Academic Senate passes resolution on background checks
December 8, 2015
In a 55 to 35 vote, members of the senate passed a resolution proposing that all University employees should be required to complete a background check after receiving a job offer but before the start of their actual employmentSO.
The goal of the policy is to protect the campus community, while having a transparent hiring process which allows for those with criminal backgrounds to feel welcome to apply to University jobs, said Edward Feser, interim provost.
Feser emphasized the need for an “individualized assessment for each candidate.” Each hired employee’s background check would look for criminal convictions and be conducted in a way that prevents criminal and racial discrimination, he said.
The policy is due to be implemented in January.SO
During the meeting Interim Chancellor Barbara Wilson also addressed campus issues of racism and discrimination.
Wilson sent a Massmail on Monday, detailing a list of initiatives the University will undertake in the spring semesterSO. The new initiatives come after several vigils and black solidarity rallies were held on the Main Quad in light of the the creation of an ‘Illini White Student Union’ Facebook page.
“That anyone on our campus would think it’s appropriate to create such a site is extremely disturbing,” Wilson said in a Massmail in response to the page on Nov. 19. “We recognize the right to free speech, and we encourage you to exercise that right when you see examples of racism, discrimination or intimidation on campus.”
The University requires several workshops and trainings for both students and faculty in order to increase the inclusivity of the campus, she said.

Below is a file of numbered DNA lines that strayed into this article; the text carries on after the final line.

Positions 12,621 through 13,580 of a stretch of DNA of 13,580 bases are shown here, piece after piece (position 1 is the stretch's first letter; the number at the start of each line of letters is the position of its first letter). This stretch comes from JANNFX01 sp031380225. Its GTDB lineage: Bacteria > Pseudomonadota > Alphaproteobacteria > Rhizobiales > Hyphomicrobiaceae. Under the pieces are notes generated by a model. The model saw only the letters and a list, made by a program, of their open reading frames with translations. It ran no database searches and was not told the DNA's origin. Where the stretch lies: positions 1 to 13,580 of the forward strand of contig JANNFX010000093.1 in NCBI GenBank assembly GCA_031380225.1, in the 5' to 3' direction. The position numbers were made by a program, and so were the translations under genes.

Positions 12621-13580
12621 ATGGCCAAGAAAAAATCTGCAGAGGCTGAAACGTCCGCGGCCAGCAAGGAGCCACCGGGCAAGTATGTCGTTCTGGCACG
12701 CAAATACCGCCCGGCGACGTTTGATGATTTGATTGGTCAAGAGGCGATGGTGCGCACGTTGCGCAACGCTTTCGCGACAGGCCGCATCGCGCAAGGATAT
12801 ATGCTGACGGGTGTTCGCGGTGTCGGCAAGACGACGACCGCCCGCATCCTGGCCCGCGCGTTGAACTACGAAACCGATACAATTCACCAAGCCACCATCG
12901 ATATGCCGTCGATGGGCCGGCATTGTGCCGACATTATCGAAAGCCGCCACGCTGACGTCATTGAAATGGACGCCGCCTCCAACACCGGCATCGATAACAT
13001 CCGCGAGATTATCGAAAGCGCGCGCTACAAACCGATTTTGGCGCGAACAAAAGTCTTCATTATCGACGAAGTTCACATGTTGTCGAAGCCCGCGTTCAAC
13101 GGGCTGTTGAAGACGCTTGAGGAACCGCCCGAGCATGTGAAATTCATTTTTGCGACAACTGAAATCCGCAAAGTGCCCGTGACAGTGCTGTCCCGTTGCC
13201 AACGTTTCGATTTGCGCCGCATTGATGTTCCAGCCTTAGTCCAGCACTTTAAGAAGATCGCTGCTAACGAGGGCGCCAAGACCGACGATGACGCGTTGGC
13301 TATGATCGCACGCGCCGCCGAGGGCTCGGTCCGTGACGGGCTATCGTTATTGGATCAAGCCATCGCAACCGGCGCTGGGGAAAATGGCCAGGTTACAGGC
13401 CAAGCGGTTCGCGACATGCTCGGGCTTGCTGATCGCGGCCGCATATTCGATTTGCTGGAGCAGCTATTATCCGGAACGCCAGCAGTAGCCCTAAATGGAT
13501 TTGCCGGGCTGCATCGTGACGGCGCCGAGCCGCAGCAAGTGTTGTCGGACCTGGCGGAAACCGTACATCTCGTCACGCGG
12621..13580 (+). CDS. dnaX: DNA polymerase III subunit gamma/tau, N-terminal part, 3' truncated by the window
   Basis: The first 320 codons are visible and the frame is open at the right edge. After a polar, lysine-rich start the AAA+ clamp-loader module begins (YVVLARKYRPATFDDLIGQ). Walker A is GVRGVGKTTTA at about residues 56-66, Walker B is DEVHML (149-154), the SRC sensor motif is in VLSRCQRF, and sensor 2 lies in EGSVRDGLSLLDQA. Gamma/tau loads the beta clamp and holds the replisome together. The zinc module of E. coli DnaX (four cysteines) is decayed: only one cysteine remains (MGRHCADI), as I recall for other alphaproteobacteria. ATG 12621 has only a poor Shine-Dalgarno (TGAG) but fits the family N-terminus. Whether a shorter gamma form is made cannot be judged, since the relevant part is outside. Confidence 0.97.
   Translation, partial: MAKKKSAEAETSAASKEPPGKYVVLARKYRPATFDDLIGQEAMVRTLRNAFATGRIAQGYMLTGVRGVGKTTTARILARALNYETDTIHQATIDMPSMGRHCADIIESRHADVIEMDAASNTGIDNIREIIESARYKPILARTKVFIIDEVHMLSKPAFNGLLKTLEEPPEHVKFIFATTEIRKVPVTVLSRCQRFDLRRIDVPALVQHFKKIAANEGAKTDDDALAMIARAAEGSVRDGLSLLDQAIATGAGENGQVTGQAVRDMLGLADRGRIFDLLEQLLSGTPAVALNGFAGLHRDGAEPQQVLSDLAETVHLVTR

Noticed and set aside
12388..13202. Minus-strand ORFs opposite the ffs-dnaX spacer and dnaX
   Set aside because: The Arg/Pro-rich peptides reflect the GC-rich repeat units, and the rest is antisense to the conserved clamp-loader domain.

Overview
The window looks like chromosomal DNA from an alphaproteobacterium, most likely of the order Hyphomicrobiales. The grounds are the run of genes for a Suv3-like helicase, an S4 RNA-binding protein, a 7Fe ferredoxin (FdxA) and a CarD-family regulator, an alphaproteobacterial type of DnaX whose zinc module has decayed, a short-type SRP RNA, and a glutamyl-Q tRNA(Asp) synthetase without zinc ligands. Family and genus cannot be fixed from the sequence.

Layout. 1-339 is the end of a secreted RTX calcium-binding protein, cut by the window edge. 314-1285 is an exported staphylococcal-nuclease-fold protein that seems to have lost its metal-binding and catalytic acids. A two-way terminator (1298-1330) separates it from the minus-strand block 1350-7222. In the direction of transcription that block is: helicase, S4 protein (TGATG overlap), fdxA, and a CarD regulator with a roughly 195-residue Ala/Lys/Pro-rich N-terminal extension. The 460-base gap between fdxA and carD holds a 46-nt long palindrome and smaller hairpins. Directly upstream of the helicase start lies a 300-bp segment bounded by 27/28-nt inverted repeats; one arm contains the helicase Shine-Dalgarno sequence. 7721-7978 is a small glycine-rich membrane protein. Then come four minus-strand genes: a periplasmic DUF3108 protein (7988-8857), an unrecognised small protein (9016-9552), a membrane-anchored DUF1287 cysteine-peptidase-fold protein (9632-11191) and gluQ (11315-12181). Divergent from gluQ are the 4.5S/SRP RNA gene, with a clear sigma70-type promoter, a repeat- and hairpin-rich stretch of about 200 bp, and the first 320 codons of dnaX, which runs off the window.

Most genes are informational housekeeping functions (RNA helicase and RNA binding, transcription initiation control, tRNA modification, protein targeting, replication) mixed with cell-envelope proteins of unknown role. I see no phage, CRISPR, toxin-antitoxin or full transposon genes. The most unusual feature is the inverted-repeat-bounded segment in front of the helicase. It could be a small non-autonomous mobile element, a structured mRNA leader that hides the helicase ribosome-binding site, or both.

Discrimination is a relevant issue that should be discussed and worked to end, said Gay Miller, chair of the Senate Executive Committee and professor in Education.
“These are not topics that can be discussed once and then forgotten about,” she said.
Wilson also discussed the continued lack of state budget funding, and its effect on University students.
Due to the loss in funding, the University has decided they “will institutionally cover MAP funding for now,” Wilson said.
On Nov. 10, the University announced that students may have to refund their spring Monetary Award Program (MAP) grants if a budget is not reached.
Illinois MAP grants currently provide over six thousand students with $13 million in financial aidSO.
The continued lack of fiscal support from the state hurts all aspects of the University, and faculty and students should show their support for higher education funding, Wilson said.
Correction: A previous version of this article incorrectly stated that a resolution for a new policy was passed during the Academic Senate meeting Monday. In fact, a resolution stating that the current background check policy is inequitable was passed. The Daily Illini regrets the error.